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American Film History. Selected Readings, Origins to 1960. Edition No. 1

  • ID: 3187540
  • Book
  • August 2015
  • Region: United States
  • 568 Pages
  • John Wiley and Sons Ltd
This authoritative collection of introductory and specialized readings explores the rich and innovative history of this period in American cinema. Spanning an essential range of subjects from the early 1900s Nickelodeon to the decline of the studio system in the 1960s, it combines a broad historical context with careful readings of individual films.
  • Charts the rise of film in early twentieth-century America from its origins to 1960, exploring mainstream trends and developments, along with topics often relegated to the margins of standard film histories
  • Covers diverse issues ranging from silent film and its iconic figures such as Charlie Chaplin, to the coming of sound and the rise of film genres, studio moguls, and, later, the Production Code and Cold War Blacklist
  • Designed with both students and scholars in mind: each section opens with an historical overview and includes chapters that provide close, careful readings of individual films clustered around specific topics
  • Accessibly structured by historical period, offering valuable cultural, social, and political contexts
  • Contains careful, close analysis of key filmmakers and films from the era including D.W. Griffith, Charles Chaplin, Buster Keaton, Erich von Stroheim, Cecil B. DeMille, Don JuanThe Jazz SingerI Am a Fugitive from a Chain Gang, Scarface, Red Dust, Glorifying the American Girl, Meet Me in St. Louis, Citizen Kane, Bambi, Frank Capra’s Why We Fight series, The Strange Love of Martha Ivers, Rebel Without a Cause, Force of Evil, and selected American avant-garde and underground films, among many others.
  • Additional online resources such as sample syllabi, which include suggested readings and filmographies for both general specialized courses, will be available online.
  • May be used alongside American Film History: Selected Readings, 1960 to the Present, to provide an authoritative study of American cinema through the new millennium
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Volume I: Origins to 1960

Acknowledgments xii

Preface xiii

Part I Origins to 1928

1 Setting the Stage: American Film History, Origins to 1928 3

References 16

2 D. W. Griffith and the Development of American Narrative Cinema 18
Charlie Keil

Notes 34

References 34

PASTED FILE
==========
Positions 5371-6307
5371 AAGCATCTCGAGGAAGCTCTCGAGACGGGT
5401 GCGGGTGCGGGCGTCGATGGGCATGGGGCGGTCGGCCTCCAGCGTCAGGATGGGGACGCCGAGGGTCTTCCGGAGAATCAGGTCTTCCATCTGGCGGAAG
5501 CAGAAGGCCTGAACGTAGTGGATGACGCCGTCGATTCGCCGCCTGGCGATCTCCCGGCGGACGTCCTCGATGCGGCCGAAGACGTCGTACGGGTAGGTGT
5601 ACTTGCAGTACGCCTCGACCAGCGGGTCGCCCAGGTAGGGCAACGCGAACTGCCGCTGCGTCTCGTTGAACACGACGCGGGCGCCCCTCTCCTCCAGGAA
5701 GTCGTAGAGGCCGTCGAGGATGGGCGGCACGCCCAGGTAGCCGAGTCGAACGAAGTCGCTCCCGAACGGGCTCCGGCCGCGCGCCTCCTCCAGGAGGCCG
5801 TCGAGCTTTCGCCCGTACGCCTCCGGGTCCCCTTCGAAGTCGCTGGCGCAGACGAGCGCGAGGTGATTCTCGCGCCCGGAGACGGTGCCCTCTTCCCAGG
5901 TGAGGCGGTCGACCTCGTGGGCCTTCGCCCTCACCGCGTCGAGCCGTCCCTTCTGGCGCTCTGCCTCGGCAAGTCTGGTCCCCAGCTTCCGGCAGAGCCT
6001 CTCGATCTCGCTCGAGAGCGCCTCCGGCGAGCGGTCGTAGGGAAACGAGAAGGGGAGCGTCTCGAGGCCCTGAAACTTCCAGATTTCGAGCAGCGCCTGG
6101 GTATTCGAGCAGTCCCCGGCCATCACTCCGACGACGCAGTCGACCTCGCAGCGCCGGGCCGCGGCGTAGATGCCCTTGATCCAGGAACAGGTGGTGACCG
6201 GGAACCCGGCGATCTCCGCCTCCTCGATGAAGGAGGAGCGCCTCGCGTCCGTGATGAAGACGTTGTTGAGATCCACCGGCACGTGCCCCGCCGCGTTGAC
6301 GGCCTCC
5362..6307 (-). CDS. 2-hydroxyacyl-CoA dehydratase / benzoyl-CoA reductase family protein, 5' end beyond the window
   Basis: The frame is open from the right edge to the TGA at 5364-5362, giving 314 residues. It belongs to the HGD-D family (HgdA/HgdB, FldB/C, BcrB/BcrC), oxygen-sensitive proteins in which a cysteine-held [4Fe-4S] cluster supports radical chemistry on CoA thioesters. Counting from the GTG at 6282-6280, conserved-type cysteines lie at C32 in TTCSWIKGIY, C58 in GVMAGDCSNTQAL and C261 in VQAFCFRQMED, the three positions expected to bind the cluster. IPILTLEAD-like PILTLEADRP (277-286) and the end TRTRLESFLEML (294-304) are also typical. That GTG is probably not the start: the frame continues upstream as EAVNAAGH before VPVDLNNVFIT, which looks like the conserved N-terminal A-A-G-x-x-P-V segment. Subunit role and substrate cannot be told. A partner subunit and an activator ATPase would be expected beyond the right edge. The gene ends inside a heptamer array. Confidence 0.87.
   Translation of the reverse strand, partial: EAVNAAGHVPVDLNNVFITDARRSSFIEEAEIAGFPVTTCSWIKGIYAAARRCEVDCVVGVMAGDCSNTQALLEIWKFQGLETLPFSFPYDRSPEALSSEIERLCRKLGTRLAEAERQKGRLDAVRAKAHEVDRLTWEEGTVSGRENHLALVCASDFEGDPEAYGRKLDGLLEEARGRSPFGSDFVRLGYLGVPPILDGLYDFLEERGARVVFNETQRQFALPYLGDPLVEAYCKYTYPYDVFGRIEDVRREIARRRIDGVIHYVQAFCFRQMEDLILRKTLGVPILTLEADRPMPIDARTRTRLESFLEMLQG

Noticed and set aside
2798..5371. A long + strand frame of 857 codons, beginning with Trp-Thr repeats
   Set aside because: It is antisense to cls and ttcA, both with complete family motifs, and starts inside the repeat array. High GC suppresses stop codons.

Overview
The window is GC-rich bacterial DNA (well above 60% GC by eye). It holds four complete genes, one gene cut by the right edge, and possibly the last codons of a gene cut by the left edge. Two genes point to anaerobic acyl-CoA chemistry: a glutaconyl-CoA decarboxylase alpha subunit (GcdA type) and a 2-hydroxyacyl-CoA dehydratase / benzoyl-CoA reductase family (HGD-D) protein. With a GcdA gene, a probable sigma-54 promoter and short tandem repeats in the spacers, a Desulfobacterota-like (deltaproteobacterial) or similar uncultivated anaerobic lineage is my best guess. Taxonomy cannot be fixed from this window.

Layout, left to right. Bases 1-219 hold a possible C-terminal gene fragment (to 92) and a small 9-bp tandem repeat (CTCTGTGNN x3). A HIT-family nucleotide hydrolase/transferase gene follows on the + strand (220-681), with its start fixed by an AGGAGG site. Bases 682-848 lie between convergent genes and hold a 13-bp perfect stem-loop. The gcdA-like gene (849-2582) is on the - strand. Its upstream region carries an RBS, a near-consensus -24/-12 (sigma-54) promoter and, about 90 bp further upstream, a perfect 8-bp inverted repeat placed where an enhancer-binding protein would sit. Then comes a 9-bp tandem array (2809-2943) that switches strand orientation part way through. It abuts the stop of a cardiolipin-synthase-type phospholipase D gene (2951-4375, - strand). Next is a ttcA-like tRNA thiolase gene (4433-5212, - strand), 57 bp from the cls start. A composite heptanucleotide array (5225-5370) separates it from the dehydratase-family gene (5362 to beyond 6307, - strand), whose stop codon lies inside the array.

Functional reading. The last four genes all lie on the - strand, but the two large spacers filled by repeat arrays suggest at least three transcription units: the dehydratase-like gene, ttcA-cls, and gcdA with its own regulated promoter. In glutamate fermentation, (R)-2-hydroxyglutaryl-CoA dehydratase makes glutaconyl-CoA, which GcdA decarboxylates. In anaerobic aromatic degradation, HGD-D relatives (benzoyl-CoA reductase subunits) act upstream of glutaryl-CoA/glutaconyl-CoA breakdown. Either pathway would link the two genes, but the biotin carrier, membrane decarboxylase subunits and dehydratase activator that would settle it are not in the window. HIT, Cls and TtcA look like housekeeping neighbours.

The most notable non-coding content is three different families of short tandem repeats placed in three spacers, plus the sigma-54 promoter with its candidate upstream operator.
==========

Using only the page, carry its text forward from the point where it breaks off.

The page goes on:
3 Women and the Silent Screen 36
Shelley Stamp

References 51

4 African-Americans and Silent Films 54
Paula J. Massood

Notes 68

References 68

5 Chaplin and Silent Film Comedy 70
Charles J. Maland

References 84

6 Erich von Stroheim and Cecil B. DeMille: Early Hollywood and the Discourse of Directorial “Genius” 85
Gaylyn Studlar

Notes 97

References 97

7 The Star System 99
Mark Lynn Anderson

Notes 112

References 113

8 Synchronized Sound Comes to the Cinema 115
Paul Young

Notes 128

References 129

Part II 1929–1945

9 Setting the Stage: American Film History, 1929–1945 133

Note 151

References 151

10 Era of the Moguls: The Studio System 153
Matthew H. Bernstein

References 173

11 “As Close to Real Life as Hollywood Ever Gets”: Headline Pictures, Topical Movies, Editorial Cinema, and Studio Realism in the 1930s 175
Richard Maltby

Notes 194

References 198

12 Early American Avant-Garde Cinema 200
Jan-Christopher Horak

Notes 214

References 214

13 “Let ’Em Have It”: The Ironic Fate of the 1930s Hollywood Gangster 215
Ruth Vasey

Notes 230

References 230

14 Landscapes of Fantasy, Gardens of Deceit: The Adventure Film between Colonialism and Tourism 231
Hans Jürgen Wulff

Notes 245

References 246

15 Cinema and the Modern Woman 248
Veronica Pravadelli

Notes 262

References 262

16 Queering the (New) Deal 264
David M. Lugowski

Notes 280

References 280

17 There’s No Place Like Home: The Hollywood Folk Musical 282
Desirée J. Garcia

Notes 295

References 296

18 The Magician: Orson Welles and Film Style 297
James Naremore

Notes 309

References 310

19 Classical Cel Animation, World War II, and Bambi 311
Kirsten Moana Thompson

Notes 324

References 325

20 MappingWhy We Fight: Frank Capra and the US Army Orientation Film in World War II 326
Charles Wolfe

Notes 339

References 339

21 A Victory “Uneasy with Its Contrasts”: The Hollywood Left Fights World War II 341
Saverio Giovacchini

Notes 356

References 359

22 Hollywood as Historian, 1929–1945 361
J. E. Smyth

Notes 377

References 377

Part III 1945–1960

23 Setting the Stage: American Film History, 1945–1960 383

References 397

24 Taking Stock at War’s End: Gender, Genre, and Hollywood Labor in The Strange Love of Martha Ivers 398
Roy Grundmann

Notes 419

References 421

25 Natalie Wood: Studio Stardom and Hollywood in Transition 423
Cynthia Lucia

Notes 444

References 446

26 The Politics of Force of Evil: An Analysis of Abraham Polonsky’s Preblacklist Film 448
Christine Noll Brinckmann

Notes 467

References 469

27 The Actors Studio in the Early Cold War 471
Cynthia Baron & Beckett Warren

Notes 485

References 485

28 Authorship and Billy Wilder 486
Robert Sklar

Notes 501

References 501

29 Cold War Thrillers 503
R. Barton Palmer

References 519

30 American Underground Film 520
Jared Rapfogel

Note 535

References 535

Index 537

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Cynthia Lucia Rider University, USA.

Art Simon Montclair State University, USA.

Roy Grundmann Boston University, USA.
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